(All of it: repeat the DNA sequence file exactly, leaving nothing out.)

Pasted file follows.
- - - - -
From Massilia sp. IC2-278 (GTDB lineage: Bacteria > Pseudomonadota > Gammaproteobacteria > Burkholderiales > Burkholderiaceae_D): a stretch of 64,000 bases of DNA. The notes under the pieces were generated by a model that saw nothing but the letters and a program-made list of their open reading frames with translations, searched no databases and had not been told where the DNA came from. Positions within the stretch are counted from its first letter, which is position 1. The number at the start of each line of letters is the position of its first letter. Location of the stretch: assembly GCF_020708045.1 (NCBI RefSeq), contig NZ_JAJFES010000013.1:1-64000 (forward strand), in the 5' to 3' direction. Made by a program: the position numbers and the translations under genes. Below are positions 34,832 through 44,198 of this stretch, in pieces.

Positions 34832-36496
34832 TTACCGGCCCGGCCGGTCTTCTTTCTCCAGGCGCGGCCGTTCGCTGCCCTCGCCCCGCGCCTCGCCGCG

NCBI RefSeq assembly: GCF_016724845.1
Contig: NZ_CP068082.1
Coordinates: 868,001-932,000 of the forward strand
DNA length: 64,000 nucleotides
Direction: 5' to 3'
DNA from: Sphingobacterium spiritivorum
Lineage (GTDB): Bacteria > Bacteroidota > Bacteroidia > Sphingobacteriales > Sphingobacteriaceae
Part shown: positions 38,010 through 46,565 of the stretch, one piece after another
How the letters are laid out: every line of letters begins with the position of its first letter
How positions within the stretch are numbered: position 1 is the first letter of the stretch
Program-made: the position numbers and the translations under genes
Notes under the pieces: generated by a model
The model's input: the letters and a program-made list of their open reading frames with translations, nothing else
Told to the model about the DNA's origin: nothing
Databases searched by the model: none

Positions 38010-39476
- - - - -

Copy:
From Massilia sp. IC2-278 (GTDB lineage: Bacteria > Pseudomonadota > Gammaproteobacteria > Burkholderiales > Burkholderiaceae_D): a stretch of 64,000 bases of DNA. The notes under the pieces were generated by a model that saw nothing but the letters and a program-made list of their open reading frames with translations, searched no databases and had not been told where the DNA came from. Positions within the stretch are counted from its first letter, which is position 1. The number at the start of each line of letters is the position of its first letter. Location of the stretch: assembly GCF_020708045.1 (NCBI RefSeq), contig NZ_JAJFES010000013.1:1-64000 (forward strand), in the 5' to 3' direction. Made by a program: the position numbers and the translations under genes. Below are positions 34,832 through 44,198 of this stretch, in pieces.

Positions 34832-36496
34832 TTACCGGCCCGGCCGGTCTTCTTTCTCCAGGCGCGGCCGTTCGCTGCCCTCGCCCCGCGCCTCGCCGCG

NCBI RefSeq assembly: GCF_016724845.1
Contig: NZ_CP068082.1
Coordinates: 868,001-932,000 of the forward strand
DNA length: 64,000 nucleotides
Direction: 5' to 3'
DNA from: Sphingobacterium spiritivorum
Lineage (GTDB): Bacteria > Bacteroidota > Bacteroidia > Sphingobacteriales > Sphingobacteriaceae
Part shown: positions 38,010 through 46,565 of the stretch, one piece after another
How the letters are laid out: every line of letters begins with the position of its first letter
How positions within the stretch are numbered: position 1 is the first letter of the stretch
Program-made: the position numbers and the translations under genes
Notes under the pieces: generated by a model
The model's input: the letters and a program-made list of their open reading frames with translations, nothing else
Told to the model about the DNA's origin: nothing
Databases searched by the model: none

Positions 38010-39476